It is indeed a desirable thing to be well-descended, but the glory belongs to our ancestors.

--Plutarch

brown tree branch during daytime

I, for my own part, had much rather people should say of me that there neither is nor ever was such a man as Plutarch, than that they should say, "Plutarch is an unsteady, fickle, froward, vindictive, and touchy fellow.

--Plutarch

green and white bird on black wire during daytime

The usual disease of princes, grasping covetousness, had made them suspicious and quarrelsome neighbors.

--Plutarch

tan wallpaper

Another Spartan, when he saw men sitting on stools in a lavatory, declared: "May I never sit where it is impossible for me to get up and offer my seat to an older man.

--Plutarch

grassland landscape

For water continually dropping will wear hard rocks hollow.

--Plutarch

group of people inside the room in grayscale photo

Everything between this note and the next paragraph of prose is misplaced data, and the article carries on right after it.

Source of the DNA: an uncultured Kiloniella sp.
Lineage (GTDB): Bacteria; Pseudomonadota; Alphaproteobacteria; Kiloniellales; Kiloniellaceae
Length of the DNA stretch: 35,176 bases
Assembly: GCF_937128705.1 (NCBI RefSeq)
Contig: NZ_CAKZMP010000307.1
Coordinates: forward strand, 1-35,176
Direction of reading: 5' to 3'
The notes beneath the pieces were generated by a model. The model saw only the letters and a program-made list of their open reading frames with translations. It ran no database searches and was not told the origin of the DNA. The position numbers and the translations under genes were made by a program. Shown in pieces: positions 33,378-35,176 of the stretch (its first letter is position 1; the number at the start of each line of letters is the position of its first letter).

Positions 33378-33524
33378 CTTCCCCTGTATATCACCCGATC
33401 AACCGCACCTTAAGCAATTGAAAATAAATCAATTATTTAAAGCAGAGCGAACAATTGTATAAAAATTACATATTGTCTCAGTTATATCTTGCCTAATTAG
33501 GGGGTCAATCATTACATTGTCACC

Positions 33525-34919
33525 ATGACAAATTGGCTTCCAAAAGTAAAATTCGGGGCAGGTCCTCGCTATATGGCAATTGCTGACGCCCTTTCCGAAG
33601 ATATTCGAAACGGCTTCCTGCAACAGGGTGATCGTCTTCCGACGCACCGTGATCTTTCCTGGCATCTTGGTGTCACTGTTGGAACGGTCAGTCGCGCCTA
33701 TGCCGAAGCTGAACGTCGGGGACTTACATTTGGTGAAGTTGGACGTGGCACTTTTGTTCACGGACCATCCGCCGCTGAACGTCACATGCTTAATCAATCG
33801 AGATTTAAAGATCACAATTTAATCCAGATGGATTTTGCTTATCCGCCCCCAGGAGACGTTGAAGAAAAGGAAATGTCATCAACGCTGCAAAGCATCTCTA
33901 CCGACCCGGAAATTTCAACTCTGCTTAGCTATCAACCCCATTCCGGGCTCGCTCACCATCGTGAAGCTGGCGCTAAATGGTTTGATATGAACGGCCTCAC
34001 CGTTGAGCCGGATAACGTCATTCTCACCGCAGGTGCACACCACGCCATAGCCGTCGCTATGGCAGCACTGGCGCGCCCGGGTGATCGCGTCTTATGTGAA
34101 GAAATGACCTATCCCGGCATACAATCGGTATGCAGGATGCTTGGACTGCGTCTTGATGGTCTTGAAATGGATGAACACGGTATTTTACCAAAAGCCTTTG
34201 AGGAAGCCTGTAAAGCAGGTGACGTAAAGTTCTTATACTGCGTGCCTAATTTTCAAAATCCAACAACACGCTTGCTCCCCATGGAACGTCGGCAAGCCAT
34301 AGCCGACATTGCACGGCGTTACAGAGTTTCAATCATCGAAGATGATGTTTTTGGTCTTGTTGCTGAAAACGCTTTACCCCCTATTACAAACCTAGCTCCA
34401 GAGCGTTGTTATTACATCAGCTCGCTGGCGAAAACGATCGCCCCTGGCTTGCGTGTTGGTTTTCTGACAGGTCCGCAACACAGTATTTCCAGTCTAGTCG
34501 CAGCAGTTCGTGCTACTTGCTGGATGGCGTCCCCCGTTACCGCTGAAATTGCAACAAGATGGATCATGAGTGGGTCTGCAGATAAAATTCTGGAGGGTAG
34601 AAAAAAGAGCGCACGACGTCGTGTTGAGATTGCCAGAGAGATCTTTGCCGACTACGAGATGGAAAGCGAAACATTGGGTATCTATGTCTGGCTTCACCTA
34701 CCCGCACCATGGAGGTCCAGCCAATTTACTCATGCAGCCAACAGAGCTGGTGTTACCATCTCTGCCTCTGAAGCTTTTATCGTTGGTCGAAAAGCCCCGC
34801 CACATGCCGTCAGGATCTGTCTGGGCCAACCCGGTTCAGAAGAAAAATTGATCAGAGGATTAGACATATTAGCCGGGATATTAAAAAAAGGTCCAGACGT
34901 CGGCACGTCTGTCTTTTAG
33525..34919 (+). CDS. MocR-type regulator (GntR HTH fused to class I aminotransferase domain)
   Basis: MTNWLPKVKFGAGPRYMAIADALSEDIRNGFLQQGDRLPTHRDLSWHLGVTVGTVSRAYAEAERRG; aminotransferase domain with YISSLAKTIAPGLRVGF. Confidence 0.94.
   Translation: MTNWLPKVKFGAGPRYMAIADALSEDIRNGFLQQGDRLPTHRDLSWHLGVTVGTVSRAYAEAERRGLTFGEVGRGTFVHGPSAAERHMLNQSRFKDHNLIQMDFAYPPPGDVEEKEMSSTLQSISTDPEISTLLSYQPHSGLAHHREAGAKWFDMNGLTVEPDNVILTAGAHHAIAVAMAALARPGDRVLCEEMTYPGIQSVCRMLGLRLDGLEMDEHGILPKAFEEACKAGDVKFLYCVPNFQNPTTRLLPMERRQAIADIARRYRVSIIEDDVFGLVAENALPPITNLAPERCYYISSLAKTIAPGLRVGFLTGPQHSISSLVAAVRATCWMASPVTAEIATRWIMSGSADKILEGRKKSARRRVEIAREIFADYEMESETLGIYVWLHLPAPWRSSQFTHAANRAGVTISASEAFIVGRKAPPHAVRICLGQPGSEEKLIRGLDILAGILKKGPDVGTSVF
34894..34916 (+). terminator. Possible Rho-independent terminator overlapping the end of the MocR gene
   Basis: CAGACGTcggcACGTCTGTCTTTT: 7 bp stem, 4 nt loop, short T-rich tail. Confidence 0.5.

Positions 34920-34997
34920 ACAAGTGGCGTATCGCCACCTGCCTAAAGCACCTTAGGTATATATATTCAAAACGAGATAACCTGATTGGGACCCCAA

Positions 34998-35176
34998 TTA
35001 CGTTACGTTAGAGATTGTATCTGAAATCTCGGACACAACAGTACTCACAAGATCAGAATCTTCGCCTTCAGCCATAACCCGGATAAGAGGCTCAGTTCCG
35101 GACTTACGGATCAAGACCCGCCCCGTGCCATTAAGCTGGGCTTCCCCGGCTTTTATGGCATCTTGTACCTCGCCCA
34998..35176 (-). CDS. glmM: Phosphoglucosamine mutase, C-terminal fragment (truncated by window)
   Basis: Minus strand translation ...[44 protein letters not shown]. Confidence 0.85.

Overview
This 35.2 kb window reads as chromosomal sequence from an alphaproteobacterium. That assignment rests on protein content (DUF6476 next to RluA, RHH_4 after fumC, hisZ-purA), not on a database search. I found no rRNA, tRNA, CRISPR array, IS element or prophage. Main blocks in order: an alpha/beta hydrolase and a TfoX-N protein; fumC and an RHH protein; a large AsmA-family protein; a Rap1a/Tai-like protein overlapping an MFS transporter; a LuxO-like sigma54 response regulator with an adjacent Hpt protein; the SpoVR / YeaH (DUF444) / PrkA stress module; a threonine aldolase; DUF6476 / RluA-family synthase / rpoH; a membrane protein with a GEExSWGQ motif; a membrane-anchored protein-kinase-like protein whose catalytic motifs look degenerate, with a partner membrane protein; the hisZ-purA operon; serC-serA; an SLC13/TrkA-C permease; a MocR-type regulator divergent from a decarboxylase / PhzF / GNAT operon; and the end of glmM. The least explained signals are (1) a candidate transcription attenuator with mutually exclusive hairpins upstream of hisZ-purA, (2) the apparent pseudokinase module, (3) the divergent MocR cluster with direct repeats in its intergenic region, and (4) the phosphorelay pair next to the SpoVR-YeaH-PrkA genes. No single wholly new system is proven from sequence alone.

Extraordinary rains pretty generally fall after great battles.

--Plutarch

lighted candles on man's hand lying on the floor

A man must have a less than ordinary share of sense that would furnish such plain and common rooms with silver-footed couches and purple coverlets and gold and silver plate.

--Plutarch



Longer Version:

A human body in no way resembles those that were born for ravenousness; it hath no hawk's bill, no sharp talon, no roughness of teeth, no such strength of stomach or heat of digestion, as can be sufficient to convert or alter such heavy and fleshy fare . . . There is nobody that is willing to eat even a lifeless and a dead thing even as it is; so they boil it, and roast it, and alter it by fire and medicines, as it were, changing and quenching the slaughtered gore with thousands of sweet sauces, that the palate being thereby deceived may admit of such uncouth fare.